Research on the Competitive Consequences of Common Ownership: A Methodological Critique

12 Pages Posted: 11 Jan 2021

See all articles by José Azar

José Azar

University of Navarra, IESE Business School; CEPR

Martin C. Schmalz

University of Oxford - Finance; CEPR; CESifo; European Corporate Governance Institute (ECGI)

Isabel Tecu

Charles River Associates (CRA)

Date Written: November 5, 2020

Abstract

This note argues that the evidence presented in several critiques of Azar, Schmalz, and Tecu’s “airlines” paper does often not back the conclusion these studies draw. Specifically, widely circulated studies claiming that there are no anticompetitive effects of common ownership, or that there is no evidence of it, either do not attempt to refute AST’s findings of anticompetitive effects in the U.S. airlines industry or in fact confirm the evidence by AST and even dispel valid concerns about AST’s methodology. Focusing on Kennedy, O’Brien, Song, and Waehrer (KOSW), we note that their panel regressions using market-share-free indices of common ownership concentration confirm the positive correlation between common ownership concentration and price, which AST showed with a measure containing potentially endogenous market shares. We then examine the alternative empirical methods KOSW propose: (i) their conclusion that estimates from a structural model show no evidence of anticompetitive effects is based on an estimation that discards 90% of the available data and therefore, at best, is only valid for that subsample; (ii) their structural model makes no economic sense because it produces a negative effect of route distance on marginal cost; and (iii) they construct an alternative version of the widely used BlackRock-BGI instrument that is arguably invalid. Even absent these methodological concerns, KOSW’s structural estimates are so noisy that they do not in fact reject the hypothesis that common ownership concentration has a positive effect on prices. A more recent structural paper by Park and Seo has shown these concerns to be well-founded: using a different and larger subsample of AST’s data and more standard estimation methods compared to KOSW, they estimate a positive effect of common ownership on prices, as well as a positive effect of route distance on cost. A lesson for future research – and readers of the literature -- is to critically evaluate the conclusions drawn by studies in this field, including those that advertise themselves as providing evidence against the existence of anticompetitive effects of common ownership.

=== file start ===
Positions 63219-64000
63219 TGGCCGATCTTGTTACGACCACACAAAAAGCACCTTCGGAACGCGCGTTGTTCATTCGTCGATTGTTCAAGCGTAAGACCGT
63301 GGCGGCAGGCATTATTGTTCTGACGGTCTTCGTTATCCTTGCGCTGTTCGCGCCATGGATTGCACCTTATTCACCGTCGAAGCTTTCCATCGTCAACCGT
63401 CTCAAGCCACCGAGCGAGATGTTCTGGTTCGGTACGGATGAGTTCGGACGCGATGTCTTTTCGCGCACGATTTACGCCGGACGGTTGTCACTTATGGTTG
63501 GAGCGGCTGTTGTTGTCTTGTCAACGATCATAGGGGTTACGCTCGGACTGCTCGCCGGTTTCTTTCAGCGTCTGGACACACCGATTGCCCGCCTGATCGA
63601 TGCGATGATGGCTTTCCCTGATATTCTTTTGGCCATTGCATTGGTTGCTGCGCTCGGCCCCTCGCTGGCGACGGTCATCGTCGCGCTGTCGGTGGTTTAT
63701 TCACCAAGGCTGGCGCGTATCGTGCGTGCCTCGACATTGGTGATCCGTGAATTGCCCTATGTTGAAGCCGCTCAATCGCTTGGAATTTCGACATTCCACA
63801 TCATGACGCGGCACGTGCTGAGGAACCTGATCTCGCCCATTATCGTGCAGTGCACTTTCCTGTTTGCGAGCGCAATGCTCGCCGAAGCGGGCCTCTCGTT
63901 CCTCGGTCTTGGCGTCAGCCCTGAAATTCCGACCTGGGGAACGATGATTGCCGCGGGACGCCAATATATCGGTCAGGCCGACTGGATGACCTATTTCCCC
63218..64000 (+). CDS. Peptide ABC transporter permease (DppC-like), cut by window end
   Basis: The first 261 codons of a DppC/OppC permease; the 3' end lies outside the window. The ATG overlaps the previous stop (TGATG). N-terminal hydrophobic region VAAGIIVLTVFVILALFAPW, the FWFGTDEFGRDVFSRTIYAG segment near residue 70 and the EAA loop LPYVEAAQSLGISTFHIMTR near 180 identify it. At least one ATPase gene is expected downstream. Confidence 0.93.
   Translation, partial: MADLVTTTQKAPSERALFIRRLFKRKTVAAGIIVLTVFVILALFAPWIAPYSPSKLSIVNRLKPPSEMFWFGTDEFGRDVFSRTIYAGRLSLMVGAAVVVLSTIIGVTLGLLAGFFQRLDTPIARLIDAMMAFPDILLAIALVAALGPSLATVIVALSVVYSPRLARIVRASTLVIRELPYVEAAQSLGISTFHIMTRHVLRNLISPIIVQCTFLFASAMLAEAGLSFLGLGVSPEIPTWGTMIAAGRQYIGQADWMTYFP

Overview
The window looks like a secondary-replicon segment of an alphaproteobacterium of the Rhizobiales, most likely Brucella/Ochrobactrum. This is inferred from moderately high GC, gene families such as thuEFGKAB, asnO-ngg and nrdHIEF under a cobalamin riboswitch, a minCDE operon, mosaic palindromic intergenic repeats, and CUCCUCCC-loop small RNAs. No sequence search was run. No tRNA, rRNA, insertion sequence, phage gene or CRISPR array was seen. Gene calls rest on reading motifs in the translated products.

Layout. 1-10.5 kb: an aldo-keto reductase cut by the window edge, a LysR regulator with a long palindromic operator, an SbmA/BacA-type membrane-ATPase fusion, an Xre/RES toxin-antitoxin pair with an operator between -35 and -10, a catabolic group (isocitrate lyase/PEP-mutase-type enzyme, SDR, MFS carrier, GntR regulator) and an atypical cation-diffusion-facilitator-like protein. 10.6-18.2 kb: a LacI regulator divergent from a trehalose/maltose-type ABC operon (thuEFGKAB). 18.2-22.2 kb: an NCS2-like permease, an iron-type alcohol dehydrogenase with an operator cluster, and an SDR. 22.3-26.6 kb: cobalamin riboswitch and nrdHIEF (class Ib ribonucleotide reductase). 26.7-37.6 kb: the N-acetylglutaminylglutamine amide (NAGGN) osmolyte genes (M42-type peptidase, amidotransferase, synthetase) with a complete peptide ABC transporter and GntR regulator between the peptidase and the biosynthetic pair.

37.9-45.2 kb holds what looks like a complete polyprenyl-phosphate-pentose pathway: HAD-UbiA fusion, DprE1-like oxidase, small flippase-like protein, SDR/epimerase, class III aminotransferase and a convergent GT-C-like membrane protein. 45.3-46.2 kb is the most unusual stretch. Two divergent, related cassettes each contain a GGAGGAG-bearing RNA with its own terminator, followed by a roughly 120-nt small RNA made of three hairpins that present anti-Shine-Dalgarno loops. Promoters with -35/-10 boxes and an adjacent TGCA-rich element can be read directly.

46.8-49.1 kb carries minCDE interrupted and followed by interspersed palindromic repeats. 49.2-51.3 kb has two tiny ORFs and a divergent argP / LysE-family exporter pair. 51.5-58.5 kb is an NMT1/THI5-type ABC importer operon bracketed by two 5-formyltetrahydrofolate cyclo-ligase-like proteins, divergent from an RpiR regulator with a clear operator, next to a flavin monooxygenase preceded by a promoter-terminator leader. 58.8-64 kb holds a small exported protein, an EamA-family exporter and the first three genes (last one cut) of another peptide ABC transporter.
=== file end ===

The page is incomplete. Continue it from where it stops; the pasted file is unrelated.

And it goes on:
Keywords: Competition, Ownership, Diversification, Pricing, Antitrust, Governance, Product Market

JEL Classification: L10, L41, G34

Suggested Citation

Azar, José and Schmalz, Martin C. and Tecu, Isabel, Research on the Competitive Consequences of Common Ownership: A Methodological Critique (November 5, 2020). Available at SSRN: https://ssrn.com/abstract=3725311 or http://dx.doi.org/10.2139/ssrn.3725311

José Azar

University of Navarra, IESE Business School ( email )

Avenida Pearson 21
Barcelona, 08034
Spain

CEPR ( email )

London
United Kingdom

HOME PAGE: http://https://sites.google.com/site/joseazar/

Martin C. Schmalz (Contact Author)

University of Oxford - Finance ( email )

United States

CEPR ( email )

London
United Kingdom

CESifo ( email )

Poschinger Str. 5
Munich, DE-81679
Germany

European Corporate Governance Institute (ECGI) ( email )

c/o the Royal Academies of Belgium
Rue Ducale 1 Hertogsstraat
1000 Brussels
Belgium

Isabel Tecu

Charles River Associates (CRA) ( email )

1201 F. St. NW
Ste. 700
Washington, DC 20004
United States

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